BANGOR, Maine — A 20-year-old Orono man was charged Tuesday with murder in connection with the death of Nichole Cable, a 15-year-old girl from Glenburn. Police discovered a body they believe is Cable’s on Monday night in a wooded area of Old Town.

Kyle J. Dube was charged with intentional and knowing murder, police announced during a press conference at the former Superior Court building. Dube’s arrest came nine days after Cable was last seen alive on Mother’s Day evening. Hundreds of volunteers and law enforcement personnel had spent many of those days searching for the missing girl, combing the woods and fields for miles around Cable’s home.

Maine State Police Lt. Christopher Coleman said during Tuesday’s press conference, “I am not at liberty to go into details about what led to the arrest” of Dube, who has a minor criminal history.

Coleman would not say if Cable and Dube knew each other, but Tyler-Ann Harris, a friend of Cable’s from Old Town High School who was at the press conference, stated emotionally before a room filled with media that the two had been “hanging out” for the last 1½ to two months.

Information from “several different sources” led investigators to Gilman Falls in Old Town, located along Route 43, where a game warden and his dog located a female body about 9:30 p.m. Monday, said Coleman, who leads the major crime unit for northern Maine.

Dube was already in custody, having turned himself in at the Penobscot County Jail on Thursday to begin serving a 90-day sentence for a high-speed motorcycle chase and crash in June 2012, according to court records and jail officials.

His first court appearance on the murder charge is scheduled for 11 a.m. Wednesday, which is when more details about the crime will be released in a court affidavit, Coleman said. Assistant Attorney General Andrew Benson is prosecuting the case.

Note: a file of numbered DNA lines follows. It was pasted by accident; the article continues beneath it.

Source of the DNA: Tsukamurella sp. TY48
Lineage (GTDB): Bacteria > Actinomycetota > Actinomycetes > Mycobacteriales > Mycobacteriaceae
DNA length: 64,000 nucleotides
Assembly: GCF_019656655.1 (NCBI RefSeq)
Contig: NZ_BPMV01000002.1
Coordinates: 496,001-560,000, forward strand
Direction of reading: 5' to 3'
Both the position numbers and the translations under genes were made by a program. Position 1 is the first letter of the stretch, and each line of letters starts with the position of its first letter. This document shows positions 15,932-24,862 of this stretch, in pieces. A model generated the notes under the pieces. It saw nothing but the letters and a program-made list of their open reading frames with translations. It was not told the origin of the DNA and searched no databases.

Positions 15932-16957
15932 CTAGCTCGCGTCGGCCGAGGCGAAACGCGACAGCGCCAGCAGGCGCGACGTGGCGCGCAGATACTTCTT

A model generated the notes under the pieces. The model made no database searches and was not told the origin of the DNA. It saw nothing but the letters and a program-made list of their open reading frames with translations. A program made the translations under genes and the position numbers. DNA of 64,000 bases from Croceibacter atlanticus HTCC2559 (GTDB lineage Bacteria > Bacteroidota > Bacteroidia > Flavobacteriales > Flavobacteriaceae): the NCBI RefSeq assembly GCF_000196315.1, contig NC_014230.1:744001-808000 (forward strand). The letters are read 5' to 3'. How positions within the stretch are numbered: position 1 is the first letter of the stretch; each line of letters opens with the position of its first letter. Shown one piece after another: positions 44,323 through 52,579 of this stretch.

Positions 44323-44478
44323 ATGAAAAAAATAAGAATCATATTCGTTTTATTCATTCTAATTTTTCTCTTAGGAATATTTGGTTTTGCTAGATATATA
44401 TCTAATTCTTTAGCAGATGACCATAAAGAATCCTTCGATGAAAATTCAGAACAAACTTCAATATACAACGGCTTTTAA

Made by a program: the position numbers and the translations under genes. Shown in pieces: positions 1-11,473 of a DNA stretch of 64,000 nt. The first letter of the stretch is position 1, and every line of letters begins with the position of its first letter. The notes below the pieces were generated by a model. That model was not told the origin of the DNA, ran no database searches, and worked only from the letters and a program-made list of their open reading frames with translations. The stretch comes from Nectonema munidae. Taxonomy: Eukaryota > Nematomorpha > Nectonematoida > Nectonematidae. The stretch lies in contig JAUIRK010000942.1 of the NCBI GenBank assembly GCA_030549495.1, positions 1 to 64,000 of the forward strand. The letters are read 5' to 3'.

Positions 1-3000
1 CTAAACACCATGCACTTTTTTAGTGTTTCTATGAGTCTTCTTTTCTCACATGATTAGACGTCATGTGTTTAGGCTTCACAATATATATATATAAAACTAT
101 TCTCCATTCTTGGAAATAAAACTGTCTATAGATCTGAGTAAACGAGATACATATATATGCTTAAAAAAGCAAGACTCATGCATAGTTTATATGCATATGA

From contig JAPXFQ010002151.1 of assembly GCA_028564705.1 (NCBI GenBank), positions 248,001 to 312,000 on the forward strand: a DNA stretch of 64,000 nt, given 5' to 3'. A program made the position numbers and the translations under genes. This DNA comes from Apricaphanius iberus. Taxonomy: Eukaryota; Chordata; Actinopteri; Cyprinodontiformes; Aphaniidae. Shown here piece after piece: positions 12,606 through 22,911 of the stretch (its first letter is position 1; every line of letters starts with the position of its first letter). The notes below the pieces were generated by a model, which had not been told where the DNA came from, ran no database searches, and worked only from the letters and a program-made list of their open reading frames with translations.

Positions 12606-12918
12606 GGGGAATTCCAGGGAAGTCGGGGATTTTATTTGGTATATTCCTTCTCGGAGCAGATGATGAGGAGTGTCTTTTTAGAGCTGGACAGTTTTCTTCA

Stephen Smith, a Bangor lawyer, confirmed Tuesday morning that he has been appointed to represent Dube.

The Maine State Police, Penobscot County Sheriff’s Office and Orono police were at the Dubes’ residence at 5 Maplewood Ave. on Wednesday, May 15, according to neighbors James and Deborah Bowie. The Maine State Police Mobile Crime Unit was there Sunday and Monday, they said.

Stephen McCausland, spokesman for the Maine Department of Public Safety, said Sunday night that he didn’t have any information on why the crime lab was there, but the neighbors said the mother of that household told them that Cable had been there about a week earlier to visit and that she reported that to police.

Neighbors said Dube reportedly had been using his father’s black Ford Ranger for work purposes. The truck has been impounded, state police confirmed Tuesday.

Dube’s Facebook page shows he twice posted a flier about Nichole Cable being missing last week. On Monday, the day after Nichole went missing, he reportedly posted the following about a girlfriend who is not Cable:

“OK so I don’t with the droma. Let’s get this straight. I KYLE DUBE is and always will be with [my girlfriend]. We have had are up and downs but we have worked them out so stop talking to me if you are trying to flirt and guys you better stop hitting on [her] I get crazy when I’m pissed off and I’m about there.”

Early Tuesday morning, authorities were in the woods near the Stillwater River in Old Town at the site where a body believed to be Cable was found.

State police and other law enforcement personnel were gathered near the intersection of Routes 43 and 16 and were seen putting up yellow crime scene tape about 9:30 a.m. A state police spokesman confirmed the activity at the scene was related to the discovery of the body Monday night. A black minivan was seen entering the barricaded area and leaving minutes later.

Assistant Attorney General William Stokes said Tuesday afternoon that an autopsy on the female’s body was started but was not complete.